Detroit, (October 27, 2015) – With more than 100 hours of audio and some sound 15,000 sound files, Detroiters have submitted more sounds to composer Tod Machover for the Detroit Symphony Orchestra’s upcoming Symphony in D premiere than for any of his other four “City Symphonies” in Toronto; Edinburgh, Scotland; Perth, Australia and Lucerne, Switzerland.

“The volume of audio is incredible in quantity but also in its diversity,” Machover said. “There’s everything from baseball to Boblo, from Ford to food markets. One interesting thing was listening to all of this back in my studio, where the sounds could conjure up a story and a feeling, divorced – at first – from my knowledge of where they were recorded and by whom.”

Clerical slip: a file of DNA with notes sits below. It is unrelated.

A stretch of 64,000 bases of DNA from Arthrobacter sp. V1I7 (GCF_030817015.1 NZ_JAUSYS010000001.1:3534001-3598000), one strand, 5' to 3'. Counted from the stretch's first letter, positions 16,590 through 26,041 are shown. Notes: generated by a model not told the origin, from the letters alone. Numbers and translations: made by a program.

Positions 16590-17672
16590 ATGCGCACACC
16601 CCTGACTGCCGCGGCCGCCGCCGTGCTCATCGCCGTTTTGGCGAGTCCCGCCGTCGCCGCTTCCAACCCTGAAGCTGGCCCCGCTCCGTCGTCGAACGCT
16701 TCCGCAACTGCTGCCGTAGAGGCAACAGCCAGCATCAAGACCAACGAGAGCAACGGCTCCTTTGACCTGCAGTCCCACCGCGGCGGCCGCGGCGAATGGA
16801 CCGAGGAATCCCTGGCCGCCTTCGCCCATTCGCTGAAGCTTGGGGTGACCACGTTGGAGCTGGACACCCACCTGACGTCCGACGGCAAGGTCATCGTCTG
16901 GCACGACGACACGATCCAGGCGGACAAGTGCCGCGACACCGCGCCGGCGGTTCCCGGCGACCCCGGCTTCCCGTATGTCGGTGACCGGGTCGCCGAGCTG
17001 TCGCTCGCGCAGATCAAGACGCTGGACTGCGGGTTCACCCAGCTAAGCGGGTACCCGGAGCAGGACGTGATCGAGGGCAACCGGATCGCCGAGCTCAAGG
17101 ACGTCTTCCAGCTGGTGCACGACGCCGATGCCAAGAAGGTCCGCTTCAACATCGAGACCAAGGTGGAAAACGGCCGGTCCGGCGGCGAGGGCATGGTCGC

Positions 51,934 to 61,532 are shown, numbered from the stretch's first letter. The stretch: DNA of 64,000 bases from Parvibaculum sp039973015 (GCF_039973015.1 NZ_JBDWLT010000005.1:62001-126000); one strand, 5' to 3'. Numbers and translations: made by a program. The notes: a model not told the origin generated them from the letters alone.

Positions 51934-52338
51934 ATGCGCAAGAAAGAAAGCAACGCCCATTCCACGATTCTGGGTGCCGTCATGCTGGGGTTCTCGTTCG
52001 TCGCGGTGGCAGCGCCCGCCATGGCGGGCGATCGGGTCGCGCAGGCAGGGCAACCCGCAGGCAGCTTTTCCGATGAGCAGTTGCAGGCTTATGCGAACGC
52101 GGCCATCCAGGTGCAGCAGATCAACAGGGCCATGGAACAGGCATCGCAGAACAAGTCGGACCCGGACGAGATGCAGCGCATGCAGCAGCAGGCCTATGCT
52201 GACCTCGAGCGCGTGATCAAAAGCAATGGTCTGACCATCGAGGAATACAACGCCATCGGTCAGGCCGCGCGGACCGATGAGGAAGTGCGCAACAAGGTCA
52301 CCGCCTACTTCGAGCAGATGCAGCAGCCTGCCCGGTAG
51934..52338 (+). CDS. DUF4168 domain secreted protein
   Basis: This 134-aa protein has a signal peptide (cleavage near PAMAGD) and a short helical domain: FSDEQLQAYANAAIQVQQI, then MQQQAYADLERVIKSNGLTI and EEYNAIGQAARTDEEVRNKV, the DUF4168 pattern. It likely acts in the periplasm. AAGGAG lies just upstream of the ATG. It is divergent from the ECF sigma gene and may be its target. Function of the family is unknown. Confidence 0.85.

The completed Symphony in D, which will include a selection of these sound submissions, will premiere at Orchestra Hall on Friday, Nov. 20 at 10:45 a.m. and Saturday, Nov. 21 at 8 p.m. The project is made possible by a generous grant from the John S. and James L. Knight Foundation.

A sample clip is available at dso.org/SymphonyinD.

“When Symphony in D launched, we hoped it would engage Detroiters from all corners of the city in the creative process  – and serve as a reminder of the power of the arts in our everyday lives. Since then, the response has been outstanding, and we’re looking forward to hearing this new Detroit sound  in November,” said Victoria Rogers, vice president for arts at Knight Foundation, which introduced the idea to the DSO.

The Saturday, Nov. 21 performance will be webcast worldwide via the DSO’s Live From Orchestra Hall series. Log on to dso.org/live on your desktop or mobile device to experience the concert wherever you may be.